A DEADLY PREDATOR
Studies have found that an adult pikeminnow (formerly called squaw-fish)can devour as many as 15 salmon or steelhead smolts a day! The series of hydroelectric dams has turned the Columbia River system into a prime pikeminnow habitat, so anglers participating in the catching of these aggressive, hungry killers are actually helping
bring back a more natural balance between this predator and the smolts.
A GIANT MINNOW
Biologically, the pikeminnow is a giant member of the ordinarily small, minnow family. It has a long snout and a large mouth, is dusky green on top and silvery bronze below. It is shaped like a walleye, except that walleyes have spiny dorsal fins, the lower half of their tail fins are white-tipped and they have teeth whereas pikeminnows don't.
The Northern pikeminnow is distinctly different from the threatened Colorado variety and is definitely not an indangered species! Again this year, the Bonneville Power Administration is financing a program not intended to eliminate pikeminnows
but rather to create a better balance between the numbers of salmon and the
number of pikeminnows. There is a reward of $4 to $6 offered for each one over 9 inches in length that is turned in to a check-in site. The Bonneville Power
Administration's bounty program from The Dalles Dam to the mouth of the Columbia starts on May 5, 2003 . The fishery from The Dalles Dam upstream will start May 19. Both fisheries will end on October 5,2003.
The Sport reward payment schedule is as follows:
0- 100 fish ................ $4 per fish
101-400 fish ............. $5 per fish
401 and above ........... $6 per fish.
Minimum size requirement is 9 inches. Tagged fish rewards are $100 per tagged fish. Fish turned in are used to provide biological data to better manage the fishery. Those caught are not wasted but are processed into liquid organic
fertilizer for agriculture and fish meal for poultry and dairy feed. Reward money is collected by sending vouchers issued to the address printed on them. Anglers are rewarded based on how may fish they catch. Fish must be caught within the designated
zones of the Columbia River system. Participants must register each day they fish at any one of several stations along the river.
HOW TO CATCH THEM
Although a pikeminnow will grab just about anything "edible" near it, they feed primarily on small fish, preying heavily on downstream-headed salmon and steelhead smolts, as well as perch, shad and a variety of other fish. They have ravenous appetites. In fact, is is not unusual to catch and clean a 14- to 22-inch pikeminnow and find four or five other fish in its stomach, including some as long as six inches!
Anglers have found bass-type crank-baits such as Luhr Jensen's Baby Hot Lips ® and Speed Traps™ to be red hot performers. Try these baits in #0806 Rainbow Trout and #0949 Silver/Blue Top finishes. • Kwikfish ® size K10, K11 & K12 in #0806 Rainbow Trout and #0936 Silver/Blue Scale finishes are proven pikeminnow killers. • Krocodile ® spoons in smolt-resembling
finishes such as #0153 Chrome/Blue Prism-Lite ® and #0306 Chrome/Neon Blue Stripe are very effective. • Bang-Tail ® spinners are available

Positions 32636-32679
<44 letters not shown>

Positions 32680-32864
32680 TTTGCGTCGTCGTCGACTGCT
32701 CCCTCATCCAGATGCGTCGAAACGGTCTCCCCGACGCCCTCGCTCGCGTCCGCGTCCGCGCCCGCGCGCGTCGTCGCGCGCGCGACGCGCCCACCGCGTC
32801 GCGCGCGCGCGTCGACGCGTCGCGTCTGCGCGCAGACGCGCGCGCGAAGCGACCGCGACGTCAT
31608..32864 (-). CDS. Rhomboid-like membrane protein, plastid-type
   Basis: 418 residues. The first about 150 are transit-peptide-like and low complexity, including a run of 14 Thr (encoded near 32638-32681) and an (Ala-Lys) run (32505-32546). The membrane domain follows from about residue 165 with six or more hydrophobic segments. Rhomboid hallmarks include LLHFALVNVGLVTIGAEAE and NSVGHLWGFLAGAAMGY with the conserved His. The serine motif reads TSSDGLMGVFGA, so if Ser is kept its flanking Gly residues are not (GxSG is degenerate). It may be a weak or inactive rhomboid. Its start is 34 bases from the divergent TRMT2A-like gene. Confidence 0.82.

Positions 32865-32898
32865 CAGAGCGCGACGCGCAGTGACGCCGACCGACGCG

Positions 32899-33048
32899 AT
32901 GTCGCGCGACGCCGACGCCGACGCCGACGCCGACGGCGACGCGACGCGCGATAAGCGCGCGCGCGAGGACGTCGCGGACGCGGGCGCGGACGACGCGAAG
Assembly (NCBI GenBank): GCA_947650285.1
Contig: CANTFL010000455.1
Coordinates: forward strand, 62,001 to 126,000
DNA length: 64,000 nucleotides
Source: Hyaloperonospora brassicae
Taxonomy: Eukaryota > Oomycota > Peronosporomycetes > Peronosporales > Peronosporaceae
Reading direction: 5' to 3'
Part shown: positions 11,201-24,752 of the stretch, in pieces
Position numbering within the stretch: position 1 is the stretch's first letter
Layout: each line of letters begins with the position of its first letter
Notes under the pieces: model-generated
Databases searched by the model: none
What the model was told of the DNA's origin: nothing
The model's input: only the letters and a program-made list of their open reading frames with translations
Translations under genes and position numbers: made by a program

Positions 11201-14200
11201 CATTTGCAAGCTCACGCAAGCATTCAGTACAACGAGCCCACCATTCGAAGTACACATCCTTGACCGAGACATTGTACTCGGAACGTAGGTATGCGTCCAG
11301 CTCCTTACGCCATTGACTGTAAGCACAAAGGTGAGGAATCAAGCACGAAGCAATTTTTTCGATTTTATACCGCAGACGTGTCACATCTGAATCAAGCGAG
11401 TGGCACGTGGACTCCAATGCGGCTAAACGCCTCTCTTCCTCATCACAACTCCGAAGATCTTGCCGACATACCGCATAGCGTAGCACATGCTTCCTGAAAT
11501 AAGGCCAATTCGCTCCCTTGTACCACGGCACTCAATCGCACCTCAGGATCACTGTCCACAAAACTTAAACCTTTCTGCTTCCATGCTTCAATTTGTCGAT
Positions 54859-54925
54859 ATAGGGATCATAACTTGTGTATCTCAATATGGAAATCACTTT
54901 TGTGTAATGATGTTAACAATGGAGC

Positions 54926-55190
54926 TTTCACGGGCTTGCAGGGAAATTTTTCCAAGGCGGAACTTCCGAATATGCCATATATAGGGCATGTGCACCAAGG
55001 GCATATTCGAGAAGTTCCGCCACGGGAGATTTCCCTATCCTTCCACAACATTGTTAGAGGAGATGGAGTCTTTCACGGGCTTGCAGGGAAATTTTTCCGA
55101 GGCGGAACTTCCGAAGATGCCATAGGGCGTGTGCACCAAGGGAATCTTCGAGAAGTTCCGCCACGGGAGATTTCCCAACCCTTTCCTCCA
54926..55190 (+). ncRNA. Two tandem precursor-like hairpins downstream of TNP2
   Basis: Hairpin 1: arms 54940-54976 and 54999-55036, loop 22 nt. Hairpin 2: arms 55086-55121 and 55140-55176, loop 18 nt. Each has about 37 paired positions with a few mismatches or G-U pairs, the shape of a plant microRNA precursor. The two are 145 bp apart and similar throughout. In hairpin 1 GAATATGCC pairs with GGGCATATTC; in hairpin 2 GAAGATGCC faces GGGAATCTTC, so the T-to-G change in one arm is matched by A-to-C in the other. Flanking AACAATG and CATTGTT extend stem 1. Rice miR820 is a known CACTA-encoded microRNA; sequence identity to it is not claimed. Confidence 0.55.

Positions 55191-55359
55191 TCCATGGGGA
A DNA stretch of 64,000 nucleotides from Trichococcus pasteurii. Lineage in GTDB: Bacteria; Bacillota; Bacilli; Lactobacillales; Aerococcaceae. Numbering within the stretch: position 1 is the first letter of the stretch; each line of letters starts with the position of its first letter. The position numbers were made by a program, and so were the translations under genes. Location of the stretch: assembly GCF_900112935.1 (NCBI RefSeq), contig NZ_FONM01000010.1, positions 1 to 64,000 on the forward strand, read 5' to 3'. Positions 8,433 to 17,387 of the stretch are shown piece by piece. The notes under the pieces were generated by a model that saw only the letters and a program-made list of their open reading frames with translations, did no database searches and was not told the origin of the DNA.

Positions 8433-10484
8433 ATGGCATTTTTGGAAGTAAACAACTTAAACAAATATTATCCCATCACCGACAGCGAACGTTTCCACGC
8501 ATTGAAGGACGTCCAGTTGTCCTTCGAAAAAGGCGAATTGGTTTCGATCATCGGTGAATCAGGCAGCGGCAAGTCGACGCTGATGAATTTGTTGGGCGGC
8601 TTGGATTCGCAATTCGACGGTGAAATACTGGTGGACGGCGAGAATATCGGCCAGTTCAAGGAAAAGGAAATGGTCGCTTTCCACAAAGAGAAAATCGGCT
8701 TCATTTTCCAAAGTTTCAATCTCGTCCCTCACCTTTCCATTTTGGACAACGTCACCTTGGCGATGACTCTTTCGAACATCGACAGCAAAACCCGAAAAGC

in many effective finishes. This spinner is a high-action, high-visibility meal
for the patrolling northern pikeminnow.
WHERE ARE THEY?
Northern pikeminnows will most likely be caught in the top 15 feet of water, as that's the migrating zone for the downstream salmon & steelhead smolts. The most productive strike zone will be from six feet down to 15 feet. Select lures that will remain at those depth ranges for the longest times during your retrieve. The best locations for pikeminnow all have someting in common. They are sheltered positions where the fish can dart out into a group of unsuspecting smolts and nab one. Heavy currents force the smolts into concentrated migration paths and this is where pikeminnows wait in sheltered feeding stations. Look for the majority to be in protected waters, such as in back eddies along shorelines, on the downriver side of points of land, in bays and other spots where they don't have to fight the river's current. Water along rip-rapped shore line is also a good bet. Pikeminnows are not fast, so in addition to fishing slower water, remember to work your spoons, crankbaits or other lures SLOWLY! A Speed Trap™ or Kwikfish ® slowly trolled just at the edge of shoreline dropoffs in 3 to 8 feet of water can be dynamite. Another productive method is to let your boat drift with the current and cast to shore and retrieve either spoons or small crank-baits.
NORTHERN PIKEMINNOW HOT SPOTS
The following areas usually produce more than their share of pikeminnows:
1. The base of Bonneville Dam to Rooster Rock, particularly off creek mouths and drop-offs.
2. Below The Dalles Dam, near the old ferry docks on the Washington side.
3. In back eddies just downstream from the mouths of the Washougal, Big and Little White Salmon, Klickitat and Yakima rivers on the Washington side and Eagle Creek, the Hood, Deschutes and John Day rivers on the Oregon side.
4. Below John Day Dam next to the fast water and around the islands and outcroppings.
5. Off the mouth of the Umatilla River.
6. On the downstream side of all islands.
KEEP YOUR HOOKS SHARP!
One of the easiest things you can do to improve your fishing success is to maintain sharp hooks on your lures at all times. A fine-toothed file such as Luhr Jensen's Sharp Hook File™ is the best hook sharpening tool available. Hold the file parallel to the hook point and, with gently, one-way strokes, remove a small amount of metal on at least two sides to obtain a stick-sharp point with a knife-like cutting edge. Sharp hooks catch and hold onto fish!
FOR MORE INFORMATION
Northern Pikeminnow Hotline 800-858-9015
or go the the website www.pikeminnow.org
or call Luhr Jensen Customer Service 800-535-1711
REAL KILLER PIKEMINNOW LURES! Hot Lips Express ® Krocodile ® Bang-Tail ®